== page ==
This made things a little awkward because there was a missile crisis with mainland China, and Liu Yuni didn’t get any leave for five months after the wedding. The old aunties kept coming and prodding my stomach to feel the baby inside, which wasn’t there… Finally, one day I lost it and told my sister-in-law to tell them in Hakka that we hadn’t had a proper wedding night, we had “lightbulbs” along on the honeymoon, and Liu Yuni hadn’t been home since. If there was a baby in there, then the Liu family should be worried because I wasn’t pregnant at the wedding. Well, that direct little American outburst shocked them into silence. Then I got a reputation among the women of having a bad temper. I guess that wasn’t a bad thing. They stopped poking my stomach and started going to temples to pray that Liu Yuni would get leave so my mother-in-law would have a grandbaby soon. One day when we were alone in the kitchen with my mother-in-law’s favorite daughter, she told me via translation that most of Liu Yuni’s cousins had been pregnant before their wedding nights. So the old aunties just assumed that it was the same for me. After all, if you weren’t pregnant, why would you possibly want to get married? The pressure on me to produce an heir was tremendous.


murat11 said...

Ah, the iconic washer/dryer, easily as pantheonic as weedeaters in our lives as married-somethings.

After all, if you weren’t pregnant, why would you possibly want to get married? An interestingly utilitarian approach to marriage. The aunties must have been very happy once the babes came in their less than two year avalanche.

Teresa said...

Ah Murat, your American sensibilities are bleeding through. The significance of the washer and dryer is that they were the first in the Liu family, ever. So hardly iconic or pantheonic, more like novelty and a feeling of having arrived. No longer did they need to slap clothes against stones in the creek behind the house or scrub them on wash boards in the bathtub.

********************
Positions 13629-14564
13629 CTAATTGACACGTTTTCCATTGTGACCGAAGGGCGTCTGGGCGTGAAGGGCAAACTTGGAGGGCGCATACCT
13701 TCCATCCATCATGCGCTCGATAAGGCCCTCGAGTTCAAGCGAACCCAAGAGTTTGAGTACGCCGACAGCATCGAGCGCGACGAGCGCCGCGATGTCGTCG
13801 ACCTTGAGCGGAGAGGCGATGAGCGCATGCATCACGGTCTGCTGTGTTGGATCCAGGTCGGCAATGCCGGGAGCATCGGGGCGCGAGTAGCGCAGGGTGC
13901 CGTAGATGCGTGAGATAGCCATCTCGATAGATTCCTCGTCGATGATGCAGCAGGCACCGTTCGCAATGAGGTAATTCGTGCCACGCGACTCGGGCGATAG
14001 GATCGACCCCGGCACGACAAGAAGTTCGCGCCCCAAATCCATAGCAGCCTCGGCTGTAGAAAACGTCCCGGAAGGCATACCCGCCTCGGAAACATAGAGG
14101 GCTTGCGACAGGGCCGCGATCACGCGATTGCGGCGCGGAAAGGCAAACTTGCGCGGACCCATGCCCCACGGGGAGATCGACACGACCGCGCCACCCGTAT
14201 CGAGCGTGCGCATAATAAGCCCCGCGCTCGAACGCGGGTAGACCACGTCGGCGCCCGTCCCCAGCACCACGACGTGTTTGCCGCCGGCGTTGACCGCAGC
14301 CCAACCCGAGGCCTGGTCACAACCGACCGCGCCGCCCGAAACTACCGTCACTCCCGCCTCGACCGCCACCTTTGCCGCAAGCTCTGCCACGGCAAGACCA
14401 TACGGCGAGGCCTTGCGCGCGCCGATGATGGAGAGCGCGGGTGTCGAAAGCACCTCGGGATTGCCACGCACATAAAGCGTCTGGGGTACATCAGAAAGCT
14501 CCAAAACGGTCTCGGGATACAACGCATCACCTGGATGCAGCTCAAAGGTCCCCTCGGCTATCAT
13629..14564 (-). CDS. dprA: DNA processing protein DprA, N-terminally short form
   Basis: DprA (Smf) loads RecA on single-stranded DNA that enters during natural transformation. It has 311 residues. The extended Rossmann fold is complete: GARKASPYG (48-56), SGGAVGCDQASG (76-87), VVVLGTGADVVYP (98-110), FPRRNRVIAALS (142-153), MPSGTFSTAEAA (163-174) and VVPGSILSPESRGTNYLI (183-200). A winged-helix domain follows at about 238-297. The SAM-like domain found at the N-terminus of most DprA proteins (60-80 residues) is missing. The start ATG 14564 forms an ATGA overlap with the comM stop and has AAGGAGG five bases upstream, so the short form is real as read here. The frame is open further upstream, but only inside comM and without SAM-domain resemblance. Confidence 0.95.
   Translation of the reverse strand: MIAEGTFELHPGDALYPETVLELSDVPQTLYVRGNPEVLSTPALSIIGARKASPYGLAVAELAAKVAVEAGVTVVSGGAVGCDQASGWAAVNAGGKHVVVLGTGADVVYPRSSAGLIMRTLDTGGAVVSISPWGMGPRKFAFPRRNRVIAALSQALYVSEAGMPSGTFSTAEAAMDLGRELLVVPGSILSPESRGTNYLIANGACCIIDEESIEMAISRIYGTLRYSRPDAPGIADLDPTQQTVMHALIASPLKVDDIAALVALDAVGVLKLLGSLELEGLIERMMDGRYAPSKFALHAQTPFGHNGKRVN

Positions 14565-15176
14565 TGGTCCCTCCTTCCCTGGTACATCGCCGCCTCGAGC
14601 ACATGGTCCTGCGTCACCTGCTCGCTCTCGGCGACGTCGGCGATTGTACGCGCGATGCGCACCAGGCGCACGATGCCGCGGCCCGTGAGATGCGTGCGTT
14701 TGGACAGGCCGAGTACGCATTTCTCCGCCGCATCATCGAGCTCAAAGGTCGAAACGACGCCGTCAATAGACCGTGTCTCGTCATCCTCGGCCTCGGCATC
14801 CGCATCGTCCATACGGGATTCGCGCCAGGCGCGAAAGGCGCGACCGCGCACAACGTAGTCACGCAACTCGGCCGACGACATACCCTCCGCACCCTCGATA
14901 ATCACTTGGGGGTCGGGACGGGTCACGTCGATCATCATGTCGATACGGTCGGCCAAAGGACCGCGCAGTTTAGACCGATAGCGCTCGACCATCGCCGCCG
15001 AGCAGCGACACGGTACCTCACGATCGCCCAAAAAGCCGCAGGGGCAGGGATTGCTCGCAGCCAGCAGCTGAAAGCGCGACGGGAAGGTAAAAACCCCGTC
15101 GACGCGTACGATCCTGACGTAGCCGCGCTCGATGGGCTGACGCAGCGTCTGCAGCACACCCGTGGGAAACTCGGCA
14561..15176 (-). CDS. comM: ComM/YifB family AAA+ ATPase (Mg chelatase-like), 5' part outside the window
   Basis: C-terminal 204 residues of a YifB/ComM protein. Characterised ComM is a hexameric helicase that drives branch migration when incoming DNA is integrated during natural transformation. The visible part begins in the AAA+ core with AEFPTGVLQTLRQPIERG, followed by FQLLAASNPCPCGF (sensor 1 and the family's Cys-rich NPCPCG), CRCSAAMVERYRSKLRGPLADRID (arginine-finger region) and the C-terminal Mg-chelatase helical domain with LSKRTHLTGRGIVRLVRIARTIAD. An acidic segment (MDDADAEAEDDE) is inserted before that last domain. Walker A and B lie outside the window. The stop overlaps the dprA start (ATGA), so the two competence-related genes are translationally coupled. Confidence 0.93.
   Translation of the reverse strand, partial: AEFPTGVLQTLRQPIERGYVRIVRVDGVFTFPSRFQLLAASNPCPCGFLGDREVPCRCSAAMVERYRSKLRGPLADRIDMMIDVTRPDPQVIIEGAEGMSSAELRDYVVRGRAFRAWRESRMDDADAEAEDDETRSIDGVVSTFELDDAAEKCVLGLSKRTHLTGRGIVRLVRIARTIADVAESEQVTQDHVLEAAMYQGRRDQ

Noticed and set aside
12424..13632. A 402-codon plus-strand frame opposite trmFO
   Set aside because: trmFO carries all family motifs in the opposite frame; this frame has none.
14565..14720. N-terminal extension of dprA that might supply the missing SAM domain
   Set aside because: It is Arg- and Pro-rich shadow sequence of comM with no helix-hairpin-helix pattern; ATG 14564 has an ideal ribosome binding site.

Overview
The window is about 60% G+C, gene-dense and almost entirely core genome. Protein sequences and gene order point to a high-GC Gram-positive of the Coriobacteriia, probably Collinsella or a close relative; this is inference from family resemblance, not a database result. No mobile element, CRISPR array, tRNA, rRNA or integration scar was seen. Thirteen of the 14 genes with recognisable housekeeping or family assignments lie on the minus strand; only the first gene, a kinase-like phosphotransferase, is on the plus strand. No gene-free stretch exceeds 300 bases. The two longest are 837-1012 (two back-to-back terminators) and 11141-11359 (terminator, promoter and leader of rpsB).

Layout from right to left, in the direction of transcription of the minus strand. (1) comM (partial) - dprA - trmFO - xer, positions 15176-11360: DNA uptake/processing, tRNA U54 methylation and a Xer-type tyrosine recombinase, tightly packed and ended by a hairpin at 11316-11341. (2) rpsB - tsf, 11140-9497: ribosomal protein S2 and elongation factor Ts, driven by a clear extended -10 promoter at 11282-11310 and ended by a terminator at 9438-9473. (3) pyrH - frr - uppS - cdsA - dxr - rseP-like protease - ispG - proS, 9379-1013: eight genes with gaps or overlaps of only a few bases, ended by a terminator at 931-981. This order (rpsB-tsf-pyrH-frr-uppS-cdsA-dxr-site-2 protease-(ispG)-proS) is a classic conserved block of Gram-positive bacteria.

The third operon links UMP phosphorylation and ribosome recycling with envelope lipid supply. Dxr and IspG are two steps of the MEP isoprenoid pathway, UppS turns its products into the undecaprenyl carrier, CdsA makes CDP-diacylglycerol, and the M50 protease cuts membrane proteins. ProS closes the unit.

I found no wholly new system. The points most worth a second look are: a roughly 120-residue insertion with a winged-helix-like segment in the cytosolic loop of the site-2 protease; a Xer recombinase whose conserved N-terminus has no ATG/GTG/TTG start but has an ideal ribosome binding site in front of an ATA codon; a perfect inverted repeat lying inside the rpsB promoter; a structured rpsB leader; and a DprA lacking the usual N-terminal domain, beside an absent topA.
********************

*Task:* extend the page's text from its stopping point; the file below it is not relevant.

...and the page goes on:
I think that the last sentence says a lot about female views of marriage among the elder generation of the Liu clan (and the Chus, my mother-in-law's relatives). Most of them had been married off in arranged marriages. Most of the husbands were unfaithful. Prior to marriage, life had been hard because they were poor, but their parents had loved and protected them. After marriage, they had to grow up fast and hold their own in a frequently hostile environment. In arranged marriages, they had had no choice. Under the new-fangled morality of Yuni's generation, people started sleeping together openly after the engagement, and then the wedding date was set when the bride was confirmed to be pregnant. In that way at least, the woman had some modicum of control over when she would lose her freedom.

Many of the old aunties had not even been to Taipei, much less have a passport and travel abroad, so to them "renewing a passport" was probably just some quaint American euphemism for pregnancy. In Hakka they say, "She has it now," so why wouldn't English have some equally cryptic expression?

murat11 said...

Sister T, you cain't tell me them stoneslappers weren't thinking gods and pantheons when Goddess Lavanderia graced their lives!

A poignant, hardscrabble commentary on the marrying ways in your second paragraph, the syncretism of old and new "moralities."

You know "renewing a passport" is worthy a poem...

Teresa said...

I will look forward to the Muravian verse on "passport renewals"! It should be fun.

Teresa said...

Here's the link to Murat's passport poem:

It's great!